Black: 3 definitions

Introduction:

Black means something in Hinduism, Sanskrit, Hindi. If you want to know the exact meaning, history, etymology or English translation of this term then check out the descriptions on this page. Add your comment or reference to a book if you want to contribute to this summary article.

Images (photo gallery)

In Hinduism

Natyashastra (theatrics and dramaturgy)

Source: Shodhganga: Elements of Art and Architecture in the Trtiyakhanda of the Visnudharmottarapurana (natya)

1) The Black colour (in Indian Dramas) is reserved for Vāsuki, as conveyed through the Aṅgaracanā division of Āhāryābhinaya: one of the four divisions of Abhinaya or “ways to convey or represent one’s emotion to others”, according to the Viṣṇudharmottarapurāṇa, an ancient Sanskrit text which (being encyclopedic in nature) deals with a variety of cultural topics such as arts, architecture, music, grammar and astronomy.—Aṅgaracanā meaning painting of limbs of different characters, also falls under the category of makeover. The Viṣṇudharmottarapurāṇa speaks that it should be done according to the caste, position, superiority and country of respective characters. As for example, this book suggests that Vāsuki should be black in colour; [...] etc. The Nāṭyaśāstra also agrees on it. This is important to note that this type of notes and rules give a social implication of the performance.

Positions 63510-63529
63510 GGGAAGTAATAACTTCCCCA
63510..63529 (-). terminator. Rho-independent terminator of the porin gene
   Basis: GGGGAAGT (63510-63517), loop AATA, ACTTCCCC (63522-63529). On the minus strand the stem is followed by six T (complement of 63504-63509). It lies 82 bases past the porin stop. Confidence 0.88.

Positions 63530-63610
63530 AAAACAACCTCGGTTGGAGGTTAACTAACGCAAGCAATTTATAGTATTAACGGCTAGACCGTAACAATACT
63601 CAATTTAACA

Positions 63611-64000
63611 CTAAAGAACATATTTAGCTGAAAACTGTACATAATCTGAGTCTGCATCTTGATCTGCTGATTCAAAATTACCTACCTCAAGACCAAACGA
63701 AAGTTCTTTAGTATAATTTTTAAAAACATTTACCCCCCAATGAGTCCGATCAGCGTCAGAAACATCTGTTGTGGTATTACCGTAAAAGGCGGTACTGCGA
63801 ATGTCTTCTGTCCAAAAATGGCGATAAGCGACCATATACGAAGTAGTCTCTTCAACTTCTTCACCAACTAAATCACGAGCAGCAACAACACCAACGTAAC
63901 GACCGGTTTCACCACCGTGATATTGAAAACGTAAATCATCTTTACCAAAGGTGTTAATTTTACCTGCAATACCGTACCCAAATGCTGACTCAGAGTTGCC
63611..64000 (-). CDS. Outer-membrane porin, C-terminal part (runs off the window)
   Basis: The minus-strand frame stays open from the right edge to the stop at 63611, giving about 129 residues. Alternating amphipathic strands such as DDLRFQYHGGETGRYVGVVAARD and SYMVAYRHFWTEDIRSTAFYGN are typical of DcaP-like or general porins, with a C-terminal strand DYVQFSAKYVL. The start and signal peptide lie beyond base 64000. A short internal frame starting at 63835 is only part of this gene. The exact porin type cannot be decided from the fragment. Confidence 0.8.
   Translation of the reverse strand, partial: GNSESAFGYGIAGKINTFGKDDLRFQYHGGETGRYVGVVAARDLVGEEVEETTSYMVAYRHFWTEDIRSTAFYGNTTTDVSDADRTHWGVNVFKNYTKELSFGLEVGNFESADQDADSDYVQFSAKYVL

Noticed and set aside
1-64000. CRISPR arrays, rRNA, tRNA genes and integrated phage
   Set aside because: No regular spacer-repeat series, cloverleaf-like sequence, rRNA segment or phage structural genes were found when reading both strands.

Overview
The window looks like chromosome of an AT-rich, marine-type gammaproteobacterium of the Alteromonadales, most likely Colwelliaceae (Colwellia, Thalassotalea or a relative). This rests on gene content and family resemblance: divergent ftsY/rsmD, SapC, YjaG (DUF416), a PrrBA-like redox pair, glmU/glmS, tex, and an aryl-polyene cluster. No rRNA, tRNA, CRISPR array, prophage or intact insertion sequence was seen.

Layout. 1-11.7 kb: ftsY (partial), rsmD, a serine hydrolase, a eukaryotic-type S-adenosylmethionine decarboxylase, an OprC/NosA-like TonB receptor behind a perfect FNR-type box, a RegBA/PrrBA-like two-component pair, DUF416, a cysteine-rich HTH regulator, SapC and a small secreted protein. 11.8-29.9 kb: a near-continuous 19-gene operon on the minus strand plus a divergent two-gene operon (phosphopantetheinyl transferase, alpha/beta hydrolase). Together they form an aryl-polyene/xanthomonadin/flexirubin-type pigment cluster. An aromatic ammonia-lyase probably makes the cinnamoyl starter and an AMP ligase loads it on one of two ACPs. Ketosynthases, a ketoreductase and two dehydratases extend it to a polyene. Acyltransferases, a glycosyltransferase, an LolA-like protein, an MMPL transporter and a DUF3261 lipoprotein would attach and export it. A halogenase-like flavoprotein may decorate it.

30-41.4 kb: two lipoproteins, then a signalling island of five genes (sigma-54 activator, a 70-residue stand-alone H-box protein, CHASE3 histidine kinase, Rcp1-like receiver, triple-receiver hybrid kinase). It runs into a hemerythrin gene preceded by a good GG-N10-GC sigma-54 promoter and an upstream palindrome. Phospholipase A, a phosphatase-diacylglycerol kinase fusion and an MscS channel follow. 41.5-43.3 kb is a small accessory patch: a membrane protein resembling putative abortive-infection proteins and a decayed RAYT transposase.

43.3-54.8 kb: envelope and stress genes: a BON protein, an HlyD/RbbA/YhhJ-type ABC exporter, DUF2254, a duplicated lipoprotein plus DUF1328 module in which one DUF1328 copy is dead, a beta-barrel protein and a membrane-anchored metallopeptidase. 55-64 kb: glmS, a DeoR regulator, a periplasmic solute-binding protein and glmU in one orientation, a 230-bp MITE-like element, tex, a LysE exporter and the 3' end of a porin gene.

2) The Black (colour) is denoted by the Sanskrit word Kṛṣṇa and is associated with Bhayānaka or the “terrible sentiment”, which represents one of the nine kinds of Rasa (“soul of Drama”), according to the Viṣṇudharmottarapurāṇa.—According to the Viṣṇudharmottarapurāṇa bhayānaka is the sentiment of fear which arises from the commitment of a self committing offence. Bhaya i.e., fear is the sthāyibhāva of bhayānakarasa. Kṛṣṇa i.e black is the colour and Kāladeva is the God of this sentiment.

3) The Black color is associated with Catura-hasta: one of the twenty-two Single-hand Gestures (in Indian Dramas).—According to the Viṣṇudharmottarapurāṇa, some colours are pointed with the catura hand gesture. When the hand is raised in catura posture, it denotes white colour. When the hand moves in circular way and in semi-circular motion in caturahasta, it denotes yellow and red colour respectively. In compacted form it shows blue colour. When the hand is kept in normal position with caturahasta, it denotes black and the other remaining colours.

Natyashastra book cover
context information

Natyashastra (नाट्यशास्त्र, nāṭyaśāstra) refers to both the ancient Indian tradition (shastra) of performing arts, (natya—theatrics, drama, dance, music), as well as the name of a Sanskrit work dealing with these subjects. It also teaches the rules for composing Dramatic plays (nataka), construction and performance of Theater, and Poetic works (kavya).

Discover the meaning of black in the context of Natyashastra from relevant books on Exotic India

Shilpashastra (iconography)